Ethical Implications of Data Mining
Ethical Implications of Data Mining in Government Organizations (2013)
Edward Snowden’s release of classified NSA documents revealed the government’s top- secret program to spy on its citizens using a supposed “google back door”. While the technology to mine information exists and becomes increasingly sophisticated, the use of such technology remains controversial. Examine the ethical implications related to government organisations mining its citizens’ personal information.
As part of a scaffolding learning cycle, students will complete a four-part portfolio over the course of the semester. This portfolio will include individual and group aspects, encouraging collaboration and individual responsibility.
Each group will be assigned a social inclusion topic refined to business and economics. To complete the various stages of the portfolio, students will research and become experts on the implications, both practical and ethical, related to the topic. Students will collaboratively problem-solve an aspect of the topic and present substantiated recommendations to respond to an aspect of the social inclusion issue (locally and/or globally).
The portfolio interactions will commence with a focus on research. Students will collect articles and reports related to their topic, read and critically review the content in relation to the social inclusion issue (i.e. critical summaries). Using the information outlined in these critical summaries, students will collaborate to develop a group presentation, demonstrating their expertise on the issue and the ability to collectively argue for complementary recommendations. From there students will develop their recommendations into a coherent, argument.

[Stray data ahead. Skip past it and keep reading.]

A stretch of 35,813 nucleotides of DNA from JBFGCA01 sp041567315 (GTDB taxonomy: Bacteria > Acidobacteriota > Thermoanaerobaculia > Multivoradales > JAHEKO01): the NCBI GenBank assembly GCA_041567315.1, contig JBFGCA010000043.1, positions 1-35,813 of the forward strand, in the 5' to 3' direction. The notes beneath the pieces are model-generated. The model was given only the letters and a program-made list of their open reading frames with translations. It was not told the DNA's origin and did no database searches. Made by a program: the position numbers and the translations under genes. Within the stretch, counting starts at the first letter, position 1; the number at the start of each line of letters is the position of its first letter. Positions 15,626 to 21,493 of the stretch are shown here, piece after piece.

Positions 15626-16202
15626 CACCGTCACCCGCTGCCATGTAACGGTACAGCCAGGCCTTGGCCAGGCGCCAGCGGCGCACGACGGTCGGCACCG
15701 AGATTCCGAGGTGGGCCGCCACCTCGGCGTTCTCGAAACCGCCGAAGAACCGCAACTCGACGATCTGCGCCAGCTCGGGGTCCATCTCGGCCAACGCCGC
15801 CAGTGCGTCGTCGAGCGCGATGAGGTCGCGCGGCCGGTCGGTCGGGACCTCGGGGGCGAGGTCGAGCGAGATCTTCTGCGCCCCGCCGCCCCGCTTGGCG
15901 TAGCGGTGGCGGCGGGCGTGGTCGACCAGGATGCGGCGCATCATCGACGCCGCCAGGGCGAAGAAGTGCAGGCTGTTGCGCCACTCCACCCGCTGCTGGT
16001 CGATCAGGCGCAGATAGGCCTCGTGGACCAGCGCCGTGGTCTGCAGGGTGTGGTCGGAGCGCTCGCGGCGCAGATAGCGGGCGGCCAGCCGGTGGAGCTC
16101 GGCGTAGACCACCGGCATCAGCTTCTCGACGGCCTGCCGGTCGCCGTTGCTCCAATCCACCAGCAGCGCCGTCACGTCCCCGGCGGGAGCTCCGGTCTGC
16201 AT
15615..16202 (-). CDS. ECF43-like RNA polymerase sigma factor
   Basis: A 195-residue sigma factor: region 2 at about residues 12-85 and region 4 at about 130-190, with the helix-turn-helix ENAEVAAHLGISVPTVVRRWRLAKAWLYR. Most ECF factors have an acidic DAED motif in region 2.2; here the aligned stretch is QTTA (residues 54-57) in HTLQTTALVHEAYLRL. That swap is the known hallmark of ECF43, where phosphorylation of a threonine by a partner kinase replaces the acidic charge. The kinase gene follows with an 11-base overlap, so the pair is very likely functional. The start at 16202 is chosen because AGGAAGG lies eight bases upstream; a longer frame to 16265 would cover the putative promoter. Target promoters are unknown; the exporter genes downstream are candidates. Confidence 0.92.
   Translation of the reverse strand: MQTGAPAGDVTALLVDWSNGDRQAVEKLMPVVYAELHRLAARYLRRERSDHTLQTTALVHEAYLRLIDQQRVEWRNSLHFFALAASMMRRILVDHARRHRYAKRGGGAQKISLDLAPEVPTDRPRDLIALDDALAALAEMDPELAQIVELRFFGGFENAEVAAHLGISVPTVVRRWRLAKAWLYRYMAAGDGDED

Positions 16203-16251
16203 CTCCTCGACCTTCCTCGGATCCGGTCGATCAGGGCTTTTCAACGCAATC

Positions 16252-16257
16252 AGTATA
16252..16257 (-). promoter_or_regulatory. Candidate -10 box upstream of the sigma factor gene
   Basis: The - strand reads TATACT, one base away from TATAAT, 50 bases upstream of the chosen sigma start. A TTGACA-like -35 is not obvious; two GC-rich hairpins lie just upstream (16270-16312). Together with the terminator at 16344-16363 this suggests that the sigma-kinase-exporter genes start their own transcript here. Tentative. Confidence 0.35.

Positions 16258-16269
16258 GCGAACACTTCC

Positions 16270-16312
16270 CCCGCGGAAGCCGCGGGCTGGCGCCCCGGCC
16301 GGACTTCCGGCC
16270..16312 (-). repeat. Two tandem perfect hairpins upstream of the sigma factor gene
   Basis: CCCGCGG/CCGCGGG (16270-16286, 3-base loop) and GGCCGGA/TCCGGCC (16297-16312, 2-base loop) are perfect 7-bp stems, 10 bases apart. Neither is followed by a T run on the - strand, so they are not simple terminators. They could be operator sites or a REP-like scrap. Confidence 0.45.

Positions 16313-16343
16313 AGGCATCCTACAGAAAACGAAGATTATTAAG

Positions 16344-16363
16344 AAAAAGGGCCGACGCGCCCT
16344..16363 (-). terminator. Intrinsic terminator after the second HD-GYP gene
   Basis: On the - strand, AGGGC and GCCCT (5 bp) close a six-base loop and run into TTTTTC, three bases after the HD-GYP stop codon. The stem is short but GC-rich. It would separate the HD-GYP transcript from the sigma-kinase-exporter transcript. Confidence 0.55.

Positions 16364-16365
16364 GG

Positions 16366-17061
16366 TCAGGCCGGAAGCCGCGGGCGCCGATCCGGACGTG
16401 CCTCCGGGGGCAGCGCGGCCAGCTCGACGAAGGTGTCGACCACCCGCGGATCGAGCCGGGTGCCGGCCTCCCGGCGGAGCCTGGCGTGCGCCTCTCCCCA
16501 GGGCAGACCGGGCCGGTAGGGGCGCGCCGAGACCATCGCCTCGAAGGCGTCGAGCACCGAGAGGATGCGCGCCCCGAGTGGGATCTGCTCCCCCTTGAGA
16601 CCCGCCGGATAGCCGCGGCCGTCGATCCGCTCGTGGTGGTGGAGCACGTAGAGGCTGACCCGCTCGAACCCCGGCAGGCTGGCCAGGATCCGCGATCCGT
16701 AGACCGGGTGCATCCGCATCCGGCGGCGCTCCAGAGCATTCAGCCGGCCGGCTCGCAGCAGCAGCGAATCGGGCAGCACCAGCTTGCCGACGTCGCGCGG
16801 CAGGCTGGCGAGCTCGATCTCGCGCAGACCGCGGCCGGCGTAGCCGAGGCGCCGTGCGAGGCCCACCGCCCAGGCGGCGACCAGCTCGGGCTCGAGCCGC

Finally, as students continue to research their topic and “play” with different approaches and recommendations, they will develop a capstone research report that outlines the issue, identifies areas of weakness or gaps in the services provided, and effectively argues for and proposes responsive actions through a coherent business report.
Critical Summaries (Assessment 2) This task requires students to critically read and evaluate discipline-specific texts related to the group’s assigned topic. Each student is required to read four (4) relevant texts and write a critical summary for each, identifying the salient arguments, key statistics and points of reliability for why the article is a valid resource in the academic community. (1000 words)